Zorin OS Theme on any Distribution

Introduction

Zorin OS provides one of the cleanest and most attractive GNOME experience that I’ve personally used. Unfortunately, due to the release being based on the Ubuntu 18.04 LTS release, I am not able to run it on my Dell XPS 15 9570 laptop. It’s not that it won’t run, more a case of not running as well as the newer releases of Ubuntu. This left me with a problem.

I had to find a way to recreate this beautiful desktop on an Ubuntu 19.04 base. Ubuntu 19.04 itself runs well enough but they include a number of their own GNOME customizations. I could perform a bare-bones install using the net installer and then install the vanilla GNOME desktop packages and use that as a starting point. But then I had a better idea.

It just so happens that Pop_OS! runs exceptionally well on my laptop. It is based on Ubuntu 19.04 and their power settings and the pre-installed Nvidia driver work flawlessly. It also includes a mostly stock GNOME desktop, ready to be customized. Pop itself comes with a very nice theme. It is clean and understated, includes a dark variant and other refinements that make for a pleasant experience. They do follow the GNOME paradigm of no visible launcher, no icon tray or window controls (minimize and maximize). You can enable these things with the Tweaks tool and some extensions which leads me to the point of this exercise.

Before I continue, let me say that if running an LTS-based distro is not an issue for you, save yourself the time and effort and just use Zorin. It really is lovely and entirely worth using. If I could use it, I would. Also, these instructions do not provide an exact match as Zorin provides modified versions of the stock extensions I am using here. The intent is to provide a very similar experience. Lastly, the process I follow can by adapted to fit any theme in case the Zorin OS look isn’t your preference.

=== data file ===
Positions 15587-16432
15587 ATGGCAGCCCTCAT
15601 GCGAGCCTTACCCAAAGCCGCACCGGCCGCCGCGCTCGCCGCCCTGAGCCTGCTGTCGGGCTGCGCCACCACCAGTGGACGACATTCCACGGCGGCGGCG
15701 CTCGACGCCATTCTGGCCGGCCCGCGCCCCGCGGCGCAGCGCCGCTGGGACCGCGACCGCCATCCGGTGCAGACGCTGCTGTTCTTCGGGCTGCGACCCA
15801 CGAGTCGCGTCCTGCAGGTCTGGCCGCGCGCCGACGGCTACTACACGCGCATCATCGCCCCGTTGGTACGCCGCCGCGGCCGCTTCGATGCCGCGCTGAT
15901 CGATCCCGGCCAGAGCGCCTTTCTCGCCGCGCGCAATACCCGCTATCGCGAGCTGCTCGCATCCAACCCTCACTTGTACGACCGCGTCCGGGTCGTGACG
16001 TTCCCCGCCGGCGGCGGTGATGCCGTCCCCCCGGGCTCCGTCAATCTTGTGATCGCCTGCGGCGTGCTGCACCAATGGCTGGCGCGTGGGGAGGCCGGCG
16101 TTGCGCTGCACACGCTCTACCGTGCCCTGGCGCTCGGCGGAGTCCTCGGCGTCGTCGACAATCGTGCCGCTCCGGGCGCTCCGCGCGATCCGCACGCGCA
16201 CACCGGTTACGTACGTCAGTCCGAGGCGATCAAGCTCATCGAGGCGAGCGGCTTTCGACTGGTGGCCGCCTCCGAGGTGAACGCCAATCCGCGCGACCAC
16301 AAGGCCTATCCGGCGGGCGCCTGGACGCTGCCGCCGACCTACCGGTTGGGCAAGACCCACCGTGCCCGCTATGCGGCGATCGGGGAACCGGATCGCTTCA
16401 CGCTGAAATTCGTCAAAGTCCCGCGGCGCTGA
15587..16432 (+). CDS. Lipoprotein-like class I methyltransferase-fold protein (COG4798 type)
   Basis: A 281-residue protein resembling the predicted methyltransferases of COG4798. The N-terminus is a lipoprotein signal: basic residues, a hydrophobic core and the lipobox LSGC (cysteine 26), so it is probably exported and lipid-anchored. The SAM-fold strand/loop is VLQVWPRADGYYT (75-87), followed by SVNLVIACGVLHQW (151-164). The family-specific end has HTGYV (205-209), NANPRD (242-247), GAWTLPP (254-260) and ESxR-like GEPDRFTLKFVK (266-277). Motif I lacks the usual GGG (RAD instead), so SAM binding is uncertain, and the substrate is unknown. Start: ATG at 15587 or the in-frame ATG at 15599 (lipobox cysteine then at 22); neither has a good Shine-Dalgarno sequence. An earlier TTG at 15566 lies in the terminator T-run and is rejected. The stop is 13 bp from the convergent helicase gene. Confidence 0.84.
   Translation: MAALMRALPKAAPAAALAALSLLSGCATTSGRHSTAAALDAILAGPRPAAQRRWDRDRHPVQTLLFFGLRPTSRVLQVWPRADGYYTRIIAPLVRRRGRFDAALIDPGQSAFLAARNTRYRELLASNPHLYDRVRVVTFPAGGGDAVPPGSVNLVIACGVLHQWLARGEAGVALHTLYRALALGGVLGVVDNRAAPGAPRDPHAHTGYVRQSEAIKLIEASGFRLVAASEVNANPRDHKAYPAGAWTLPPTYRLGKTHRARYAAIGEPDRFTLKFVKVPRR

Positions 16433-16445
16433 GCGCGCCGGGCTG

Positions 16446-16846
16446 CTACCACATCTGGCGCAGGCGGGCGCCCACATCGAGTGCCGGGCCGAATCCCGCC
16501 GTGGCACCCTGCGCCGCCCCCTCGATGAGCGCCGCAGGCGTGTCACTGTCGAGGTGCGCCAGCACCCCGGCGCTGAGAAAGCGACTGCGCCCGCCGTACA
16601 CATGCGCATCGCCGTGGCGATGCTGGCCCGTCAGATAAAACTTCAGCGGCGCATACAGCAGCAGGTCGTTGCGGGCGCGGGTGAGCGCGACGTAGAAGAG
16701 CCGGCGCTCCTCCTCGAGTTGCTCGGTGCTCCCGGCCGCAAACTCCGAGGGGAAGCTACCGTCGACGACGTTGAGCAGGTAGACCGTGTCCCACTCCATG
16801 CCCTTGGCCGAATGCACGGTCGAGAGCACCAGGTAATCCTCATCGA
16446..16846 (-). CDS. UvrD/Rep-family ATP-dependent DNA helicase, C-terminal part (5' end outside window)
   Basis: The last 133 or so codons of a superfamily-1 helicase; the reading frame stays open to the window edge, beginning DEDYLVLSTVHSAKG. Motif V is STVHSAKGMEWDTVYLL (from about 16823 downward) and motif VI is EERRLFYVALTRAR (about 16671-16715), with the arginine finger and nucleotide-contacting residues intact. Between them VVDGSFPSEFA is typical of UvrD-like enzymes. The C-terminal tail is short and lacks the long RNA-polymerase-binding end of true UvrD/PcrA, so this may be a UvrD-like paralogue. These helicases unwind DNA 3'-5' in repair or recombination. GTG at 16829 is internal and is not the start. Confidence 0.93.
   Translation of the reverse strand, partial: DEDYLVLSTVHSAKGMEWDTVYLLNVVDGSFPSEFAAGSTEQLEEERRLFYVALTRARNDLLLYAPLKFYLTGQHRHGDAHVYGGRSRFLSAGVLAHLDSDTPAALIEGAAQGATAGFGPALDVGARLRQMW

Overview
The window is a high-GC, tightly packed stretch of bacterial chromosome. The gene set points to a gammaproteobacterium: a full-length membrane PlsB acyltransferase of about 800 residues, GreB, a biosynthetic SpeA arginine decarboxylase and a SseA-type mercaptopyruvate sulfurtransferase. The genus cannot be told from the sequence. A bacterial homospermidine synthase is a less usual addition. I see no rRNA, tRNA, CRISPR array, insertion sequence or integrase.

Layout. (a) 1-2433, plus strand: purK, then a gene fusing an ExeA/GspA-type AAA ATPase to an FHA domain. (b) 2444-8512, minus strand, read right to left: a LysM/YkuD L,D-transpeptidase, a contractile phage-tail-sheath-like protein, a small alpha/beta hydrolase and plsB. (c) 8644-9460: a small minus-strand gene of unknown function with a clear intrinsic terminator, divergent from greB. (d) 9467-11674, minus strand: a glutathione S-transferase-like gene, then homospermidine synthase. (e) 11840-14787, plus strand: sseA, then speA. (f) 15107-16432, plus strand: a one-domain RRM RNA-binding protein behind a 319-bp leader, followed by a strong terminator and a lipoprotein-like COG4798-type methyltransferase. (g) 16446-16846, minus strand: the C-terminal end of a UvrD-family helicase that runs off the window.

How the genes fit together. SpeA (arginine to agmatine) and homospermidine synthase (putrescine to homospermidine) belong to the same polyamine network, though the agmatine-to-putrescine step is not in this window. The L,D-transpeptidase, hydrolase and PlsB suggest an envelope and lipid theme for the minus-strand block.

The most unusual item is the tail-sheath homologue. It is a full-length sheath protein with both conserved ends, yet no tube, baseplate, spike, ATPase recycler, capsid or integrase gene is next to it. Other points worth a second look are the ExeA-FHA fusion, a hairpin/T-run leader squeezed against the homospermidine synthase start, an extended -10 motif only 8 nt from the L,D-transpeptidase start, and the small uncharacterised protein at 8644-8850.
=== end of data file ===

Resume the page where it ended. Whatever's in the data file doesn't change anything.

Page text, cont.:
Installing Pop_OS!

Choose the right download

There are two releases of Pop, the LTS release based on Ubuntu 18.04 and the non-LTS release based on Ubuntu 19.04. Additionally, there are two versions of each release, one supporting AMD/Intel graphics and one for Nvidia. In my case, I want the Nvidia option because my laptop has hybrid Nvidia GTX 1050Ti and Intel graphics.

Pop_OS Website

Install the OS

System76 provides an extensive guide for installing Pop so it a bit pointless for me to explain it here. Follow their instructions and you should be all set. If you have any issue feel free to post to the comments of this article using the link below or by visiting the Big Daddy Linux Discourse forum directly at https://discourse.bigdaddylinux.com/.

Customizing the Desktop

Now that you have a clean install of Pop_OS! we can get started customizing the desktop to look and function like Zorin. As a starting point and eventual comparison, here is what Zorin OS looks like by default.

And here is what the default Pop_OS! desktop looks like.

Zorin is using a number of customized extensions as well as a custom theme and icons to alter the layout and functionality of the default GNOME desktop. Pop includes a few extensions as well but stays much closer to the stock GNOME experience.

Install system updates

Before you get started, make sure to install any system updates that are available. You can do this via the Pop Shop software center by choosing the Installed button at the top and choosing Update All.

Alternatively, you can do this from the command line with:

sudo apt update && sudo upgrade -y

Install Prerequisites

Next, let’s install some packages we’ll need to enable and configure the extensions. Open a terminal and enter the following command. Note that some of these may already be installed but apt will simply skip those.